What does the highlighted "just" mean in the following paragraph?

Dumbledore turned and walked back down the street. On the corner he stopped and took out the silver Put-Outer. He clicked it once, and twelve balls of light sped back to their street lamps so that Privet Drive glowed suddenly orange and he could make out a tabby cat slinking around the corner at the other end of the street. He could just see the bundle of blankets on the step of number four. “Good luck, Harry,” he murmured. He turned on his heel and with a swish of his cloak, he was gone.

-- Harry Potter and the Sorcerer's Stone by J.K. Rowling

Which item do I need to pick up for the just on OALD or other else?

  • 5
    I like Collins #12 because it had the one word I was looking for: barely. He could barely see the bundle of blankets...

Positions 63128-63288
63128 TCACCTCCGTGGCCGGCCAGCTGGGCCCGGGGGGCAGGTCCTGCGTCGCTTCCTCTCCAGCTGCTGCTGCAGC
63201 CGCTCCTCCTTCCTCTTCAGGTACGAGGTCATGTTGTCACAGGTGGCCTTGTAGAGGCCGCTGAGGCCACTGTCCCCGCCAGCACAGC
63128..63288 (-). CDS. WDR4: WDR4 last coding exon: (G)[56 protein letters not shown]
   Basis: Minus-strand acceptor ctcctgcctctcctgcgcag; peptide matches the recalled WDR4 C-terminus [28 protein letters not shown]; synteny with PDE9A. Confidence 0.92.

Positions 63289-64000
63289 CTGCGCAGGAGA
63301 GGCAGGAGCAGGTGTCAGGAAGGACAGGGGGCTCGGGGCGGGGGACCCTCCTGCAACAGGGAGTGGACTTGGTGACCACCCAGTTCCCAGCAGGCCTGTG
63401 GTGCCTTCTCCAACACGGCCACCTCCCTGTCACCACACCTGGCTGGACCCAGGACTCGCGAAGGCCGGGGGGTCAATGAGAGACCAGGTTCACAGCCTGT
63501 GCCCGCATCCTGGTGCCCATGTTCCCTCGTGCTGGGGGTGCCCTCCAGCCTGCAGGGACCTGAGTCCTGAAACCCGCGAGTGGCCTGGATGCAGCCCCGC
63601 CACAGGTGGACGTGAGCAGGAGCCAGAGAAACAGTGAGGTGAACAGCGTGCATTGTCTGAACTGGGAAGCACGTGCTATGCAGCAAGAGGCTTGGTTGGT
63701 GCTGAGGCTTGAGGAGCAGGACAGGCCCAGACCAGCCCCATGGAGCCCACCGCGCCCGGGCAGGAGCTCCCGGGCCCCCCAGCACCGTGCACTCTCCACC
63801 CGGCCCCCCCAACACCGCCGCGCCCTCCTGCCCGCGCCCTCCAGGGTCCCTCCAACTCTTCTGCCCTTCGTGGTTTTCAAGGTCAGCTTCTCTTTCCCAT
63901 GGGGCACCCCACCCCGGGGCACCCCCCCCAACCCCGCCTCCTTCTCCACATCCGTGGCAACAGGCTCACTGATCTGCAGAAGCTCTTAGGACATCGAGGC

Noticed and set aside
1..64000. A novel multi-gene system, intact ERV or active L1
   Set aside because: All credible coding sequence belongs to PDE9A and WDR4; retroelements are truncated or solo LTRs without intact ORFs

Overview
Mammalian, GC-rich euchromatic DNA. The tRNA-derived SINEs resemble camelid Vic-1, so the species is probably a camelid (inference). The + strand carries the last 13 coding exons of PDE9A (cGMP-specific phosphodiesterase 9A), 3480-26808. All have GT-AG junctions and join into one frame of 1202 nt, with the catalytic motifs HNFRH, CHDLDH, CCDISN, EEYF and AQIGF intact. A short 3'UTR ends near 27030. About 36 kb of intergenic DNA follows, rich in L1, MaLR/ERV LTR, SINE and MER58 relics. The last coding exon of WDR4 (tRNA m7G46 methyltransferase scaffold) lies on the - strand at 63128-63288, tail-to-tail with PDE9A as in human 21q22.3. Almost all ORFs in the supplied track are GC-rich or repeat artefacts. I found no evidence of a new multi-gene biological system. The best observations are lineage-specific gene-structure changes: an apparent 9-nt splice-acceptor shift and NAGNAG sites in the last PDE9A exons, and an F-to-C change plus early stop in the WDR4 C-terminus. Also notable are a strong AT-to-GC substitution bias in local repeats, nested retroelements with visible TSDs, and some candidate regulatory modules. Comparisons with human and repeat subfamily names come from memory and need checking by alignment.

– J.R.
    Commented Sep 2, 2013 at 21:28

1 Answer 1


I believe this is OALD sense #4, 'by a small amount'. In this case, it suggests that Dumbledore has limited visibility of the bundle of blankets.

It could be used to mean he could only see a small part of the object due to an obstruction or, in this case more likely, that the darkness is making it harder to see.

You can also take clues from the rest of the passage and your knowledge of Dumbledore as a character. He is elderly and usually portrayed with glasses. Phrases like "he could make out a tabby cat" ('make out' implies some difficulty in discerning something) contribute to the suggestion that his sight is in some way impaired.


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